If I should die, I have left no immortal work behind me-nothing to make my friends proud of my memory-but I have loved the principle of beauty in all things, and if I had had time, I would have made myself much remembered

~ Keats to Fanny Browne, March 1820.


John Keats (1795-1821) is one of the greatest English poets. He was an important figure in the Romantic Movement. He has become the epitome of the young, revolutionary, beautiful, and doomed poet. Despite his drastic death by tuberculosis at the age of 25, he has conquered the hearts of people by the means of his magical and revolutionary poetry.

John Keats~The poet

Keats’ poetic career lasted only for a mere five or six years, and in that short period, his idealistic vision was buried in his own pessimistic view of his own work. He never praised his work justifiably. His poetry’s obvious beauty and ecstasy clocked his unrevealed conflicts, upheavals, and problems.

In 1818, his younger brother died of tuberculosis, and Keats witnessed his brother’s deteriorating health with much pain. Financially, Keats was never stable, and he moved lodging many times, unable to settle at a permanent premises. He was not even very healthy. A few years after his own death, he realized that he, too, had been a victim of tuberculosis. In the end, he was stripped mercilessly from his life in this temporal world.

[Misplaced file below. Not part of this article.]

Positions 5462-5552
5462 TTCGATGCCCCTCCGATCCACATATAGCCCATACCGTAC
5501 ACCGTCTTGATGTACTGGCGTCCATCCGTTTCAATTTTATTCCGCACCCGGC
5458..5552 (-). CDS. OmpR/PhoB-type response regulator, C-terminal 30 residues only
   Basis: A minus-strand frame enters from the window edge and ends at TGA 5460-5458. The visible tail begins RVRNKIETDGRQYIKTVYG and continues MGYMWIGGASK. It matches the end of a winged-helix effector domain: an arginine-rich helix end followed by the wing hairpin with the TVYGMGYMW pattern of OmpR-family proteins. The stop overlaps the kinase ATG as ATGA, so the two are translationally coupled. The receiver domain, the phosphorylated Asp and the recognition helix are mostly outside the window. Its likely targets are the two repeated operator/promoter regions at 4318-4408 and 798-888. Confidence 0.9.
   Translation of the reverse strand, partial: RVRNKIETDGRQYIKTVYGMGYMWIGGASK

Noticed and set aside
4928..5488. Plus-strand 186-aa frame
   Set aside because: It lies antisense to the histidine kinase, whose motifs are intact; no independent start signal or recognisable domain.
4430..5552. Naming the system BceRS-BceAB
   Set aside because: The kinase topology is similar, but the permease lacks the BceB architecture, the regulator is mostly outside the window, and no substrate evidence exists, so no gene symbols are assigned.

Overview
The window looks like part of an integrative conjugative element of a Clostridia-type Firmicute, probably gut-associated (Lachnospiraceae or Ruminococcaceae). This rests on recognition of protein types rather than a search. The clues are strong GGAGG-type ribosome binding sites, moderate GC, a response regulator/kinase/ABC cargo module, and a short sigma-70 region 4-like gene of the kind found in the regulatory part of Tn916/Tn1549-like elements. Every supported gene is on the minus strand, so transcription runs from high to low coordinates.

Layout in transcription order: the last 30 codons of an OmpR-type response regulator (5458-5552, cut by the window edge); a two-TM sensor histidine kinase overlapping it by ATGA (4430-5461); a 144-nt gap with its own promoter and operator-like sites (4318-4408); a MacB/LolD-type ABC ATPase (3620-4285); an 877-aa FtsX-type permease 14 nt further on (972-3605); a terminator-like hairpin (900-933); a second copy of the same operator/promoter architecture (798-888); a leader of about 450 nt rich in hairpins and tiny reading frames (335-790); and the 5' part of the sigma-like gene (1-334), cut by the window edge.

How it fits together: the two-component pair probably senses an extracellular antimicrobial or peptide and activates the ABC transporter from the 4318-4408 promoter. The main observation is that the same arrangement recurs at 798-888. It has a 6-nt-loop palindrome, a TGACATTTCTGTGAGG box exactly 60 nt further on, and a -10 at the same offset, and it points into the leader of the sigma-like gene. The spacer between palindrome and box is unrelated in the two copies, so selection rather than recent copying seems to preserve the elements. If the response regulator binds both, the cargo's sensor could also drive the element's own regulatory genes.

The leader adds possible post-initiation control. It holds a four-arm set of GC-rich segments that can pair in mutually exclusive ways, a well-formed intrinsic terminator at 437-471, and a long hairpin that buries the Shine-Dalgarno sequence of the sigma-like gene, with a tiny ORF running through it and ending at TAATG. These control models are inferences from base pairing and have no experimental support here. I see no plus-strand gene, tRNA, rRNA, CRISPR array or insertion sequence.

Keats finds his true sanction and solace in the bosoms of literature. He decided that his true love lies within the fantasy realm of literature. His poetry is evidence of his deep connection with language. His words not only tell something but also demonstrate themselves. This intense relationship between Keats and literature is visible even to a person with a less critical eye.


The common belief is that the critic’s harsh criticism is the main reason behind the misfortune of the Keats. Keats could not bear the mockery of his works and was disappointed with his life.

Although his disappointment could not tarnish his work, it became the reason for his increasing enthusiasm for his work. Keats was always willing to prove his critics wrong and to continue his work passionately. !819 proved an auspicious year for this doomed yet great poet.

His odes are considered his major and greatest works of art. His odes began with psyche and its allusions to his distaste for the real world and progressed with beautiful views on death, beauty, and mortality.

”Beauty is truth; truth is beauty.”

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